Yes because they have to determine a conflict of interest.
And, when you work for a public agency, there is a "conflict of interest" form that you need to complete EVERY year (at least I know of people employed in the county's attorneys' office that complete it every year).
I'm a bit surprised that it's recently - unless you haven't been employed there very long. I work for a local public agency and had to complete one within 30-60 days of employment and every year thereafter (we have until end of March to complete the form).
It's called Form 700 (statement of economic interests) and here is information about it:
The purpose of financial disclosure is to alert public officials to personal interests that might be affected while they are performing their official duties, i.e., making governmental decisions. Disclosure also helps inform the public about potential conflicts of interest.
Public officials at every level of state and local government must disclose their personal financial interests. Elected officials, judges, and high-ranking appointed officials generally have the most comprehensive disclosure requirements. (Gov. Code Section 87200.) These include disclosure of:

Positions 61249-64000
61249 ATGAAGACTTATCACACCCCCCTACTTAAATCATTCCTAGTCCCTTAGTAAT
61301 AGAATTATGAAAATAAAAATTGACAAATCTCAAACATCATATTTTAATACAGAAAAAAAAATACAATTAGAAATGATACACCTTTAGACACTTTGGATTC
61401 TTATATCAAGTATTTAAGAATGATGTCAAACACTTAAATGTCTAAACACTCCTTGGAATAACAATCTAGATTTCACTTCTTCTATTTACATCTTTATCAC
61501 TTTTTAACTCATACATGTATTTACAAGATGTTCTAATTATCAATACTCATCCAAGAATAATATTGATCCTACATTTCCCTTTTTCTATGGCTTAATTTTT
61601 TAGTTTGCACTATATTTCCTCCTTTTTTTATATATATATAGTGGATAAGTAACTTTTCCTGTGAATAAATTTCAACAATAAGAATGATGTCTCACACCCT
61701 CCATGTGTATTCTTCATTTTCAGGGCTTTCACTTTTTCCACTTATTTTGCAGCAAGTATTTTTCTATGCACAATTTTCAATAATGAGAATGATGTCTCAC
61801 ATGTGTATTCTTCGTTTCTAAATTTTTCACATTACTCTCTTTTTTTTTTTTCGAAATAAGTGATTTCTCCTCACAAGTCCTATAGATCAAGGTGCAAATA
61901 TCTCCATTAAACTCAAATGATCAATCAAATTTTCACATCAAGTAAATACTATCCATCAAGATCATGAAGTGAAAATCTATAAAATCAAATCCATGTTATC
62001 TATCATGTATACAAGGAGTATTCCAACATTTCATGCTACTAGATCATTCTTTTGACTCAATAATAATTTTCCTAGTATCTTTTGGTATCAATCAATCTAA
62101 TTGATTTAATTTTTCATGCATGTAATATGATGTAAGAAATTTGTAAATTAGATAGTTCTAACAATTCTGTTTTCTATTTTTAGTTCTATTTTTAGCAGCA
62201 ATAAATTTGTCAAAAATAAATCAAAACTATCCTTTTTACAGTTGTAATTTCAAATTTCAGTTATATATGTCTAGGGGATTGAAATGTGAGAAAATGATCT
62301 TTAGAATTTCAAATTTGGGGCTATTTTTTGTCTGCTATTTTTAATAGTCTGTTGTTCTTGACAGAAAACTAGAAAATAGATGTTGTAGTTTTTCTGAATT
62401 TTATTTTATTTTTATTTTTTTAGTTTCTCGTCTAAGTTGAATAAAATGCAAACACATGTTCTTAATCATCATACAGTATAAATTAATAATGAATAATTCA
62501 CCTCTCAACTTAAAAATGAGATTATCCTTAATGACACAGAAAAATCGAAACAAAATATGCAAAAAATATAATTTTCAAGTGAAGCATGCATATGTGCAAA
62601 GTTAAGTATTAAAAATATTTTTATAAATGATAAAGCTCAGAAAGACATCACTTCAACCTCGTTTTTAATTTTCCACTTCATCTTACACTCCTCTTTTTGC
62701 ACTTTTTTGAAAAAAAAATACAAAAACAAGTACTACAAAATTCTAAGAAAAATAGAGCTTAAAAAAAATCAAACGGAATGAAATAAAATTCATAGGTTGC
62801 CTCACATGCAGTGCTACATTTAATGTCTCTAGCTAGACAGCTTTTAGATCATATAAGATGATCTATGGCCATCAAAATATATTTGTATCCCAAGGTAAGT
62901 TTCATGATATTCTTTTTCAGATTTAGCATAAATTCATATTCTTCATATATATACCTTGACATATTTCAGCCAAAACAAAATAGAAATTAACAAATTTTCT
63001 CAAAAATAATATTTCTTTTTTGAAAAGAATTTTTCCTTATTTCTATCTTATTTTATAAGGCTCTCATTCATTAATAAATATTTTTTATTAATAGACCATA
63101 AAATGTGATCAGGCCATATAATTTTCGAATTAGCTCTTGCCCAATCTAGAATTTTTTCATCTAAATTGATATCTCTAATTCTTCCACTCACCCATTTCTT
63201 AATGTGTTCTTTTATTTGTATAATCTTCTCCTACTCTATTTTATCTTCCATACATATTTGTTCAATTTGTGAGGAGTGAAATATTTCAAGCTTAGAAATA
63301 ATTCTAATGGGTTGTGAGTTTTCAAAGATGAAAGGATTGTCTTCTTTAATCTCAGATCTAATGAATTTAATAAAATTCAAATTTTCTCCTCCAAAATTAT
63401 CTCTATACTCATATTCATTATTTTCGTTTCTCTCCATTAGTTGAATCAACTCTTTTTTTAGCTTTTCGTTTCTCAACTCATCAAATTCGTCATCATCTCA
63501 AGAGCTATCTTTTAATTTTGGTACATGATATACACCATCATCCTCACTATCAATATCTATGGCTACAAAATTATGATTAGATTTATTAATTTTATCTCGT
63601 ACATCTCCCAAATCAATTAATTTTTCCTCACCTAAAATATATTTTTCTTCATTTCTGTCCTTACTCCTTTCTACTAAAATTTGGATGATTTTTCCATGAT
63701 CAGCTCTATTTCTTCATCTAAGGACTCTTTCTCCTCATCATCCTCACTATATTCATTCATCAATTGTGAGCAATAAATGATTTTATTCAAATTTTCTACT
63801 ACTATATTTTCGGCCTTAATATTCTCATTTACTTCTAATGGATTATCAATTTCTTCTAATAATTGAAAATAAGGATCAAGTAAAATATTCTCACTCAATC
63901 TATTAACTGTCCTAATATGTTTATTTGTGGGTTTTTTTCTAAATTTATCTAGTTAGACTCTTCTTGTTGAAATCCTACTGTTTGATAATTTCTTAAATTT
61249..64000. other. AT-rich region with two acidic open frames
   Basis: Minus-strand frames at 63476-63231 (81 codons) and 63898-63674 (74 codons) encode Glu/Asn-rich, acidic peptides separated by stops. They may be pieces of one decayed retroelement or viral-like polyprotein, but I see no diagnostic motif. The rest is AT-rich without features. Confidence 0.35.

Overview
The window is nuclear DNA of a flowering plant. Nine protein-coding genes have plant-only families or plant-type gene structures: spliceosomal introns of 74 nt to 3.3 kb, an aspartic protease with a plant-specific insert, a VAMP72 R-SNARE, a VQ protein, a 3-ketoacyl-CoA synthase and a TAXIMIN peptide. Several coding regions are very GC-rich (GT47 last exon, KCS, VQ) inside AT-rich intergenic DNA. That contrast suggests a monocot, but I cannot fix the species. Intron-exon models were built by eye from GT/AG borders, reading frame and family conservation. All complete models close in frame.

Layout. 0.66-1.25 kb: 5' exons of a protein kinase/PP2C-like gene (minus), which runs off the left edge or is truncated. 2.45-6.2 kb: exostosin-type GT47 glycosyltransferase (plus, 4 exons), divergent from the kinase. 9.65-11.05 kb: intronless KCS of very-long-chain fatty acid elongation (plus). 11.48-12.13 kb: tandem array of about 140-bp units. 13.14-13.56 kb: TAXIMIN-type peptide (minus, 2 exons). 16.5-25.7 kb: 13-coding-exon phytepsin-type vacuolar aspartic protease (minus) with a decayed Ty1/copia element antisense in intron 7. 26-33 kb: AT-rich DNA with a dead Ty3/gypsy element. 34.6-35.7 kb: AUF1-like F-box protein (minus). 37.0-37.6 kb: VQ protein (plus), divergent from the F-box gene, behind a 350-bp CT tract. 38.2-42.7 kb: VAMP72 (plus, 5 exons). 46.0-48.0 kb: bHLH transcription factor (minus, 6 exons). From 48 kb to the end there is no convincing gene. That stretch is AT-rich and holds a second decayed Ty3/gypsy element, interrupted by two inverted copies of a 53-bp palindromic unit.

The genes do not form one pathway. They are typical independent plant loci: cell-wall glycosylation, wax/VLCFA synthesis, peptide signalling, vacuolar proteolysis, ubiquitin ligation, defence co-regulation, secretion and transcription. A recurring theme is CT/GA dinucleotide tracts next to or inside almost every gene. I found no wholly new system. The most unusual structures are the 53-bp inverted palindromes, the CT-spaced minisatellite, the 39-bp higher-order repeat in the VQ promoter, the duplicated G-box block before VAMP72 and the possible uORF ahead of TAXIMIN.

* Investments in business entities (e.g., stock holdings, owning a business, a partnership)
* Interests in real estate (real property)
* Sources of personal income, including gifts, loans and travel payments
* Positions of management or employment with business entities
For most other officials, including employees of state and local government agencies, it is up to the agencies that employ them to decide what their disclosure requirements are. Each state and local agency must adopt a conflict of interest code tailoring the disclosure requirements for each position within the agency to the types of governmental decisions a person holding that position would make. For example, an employee who approves contracts for goods or services purchased by her agency should not be required to disclose real estate interests, but should be required to disclose investments in and income from individuals and entities that supply equipment, materials, or services to the agency. (Gov. Code Sections 87301 and 87302.)
Unpaid members of boards and commissions and consultants to state and local government agencies also may be required to disclose their personal financial interests if they make or participate in making governmental decisions that could affect their private financial interests.
Disclosure is made on a form called a "statement of economic interests" (Form 700). The form must be filed each year. Filed forms are public documents that must be made available to anyone who requests them.
So, yes, it can be required.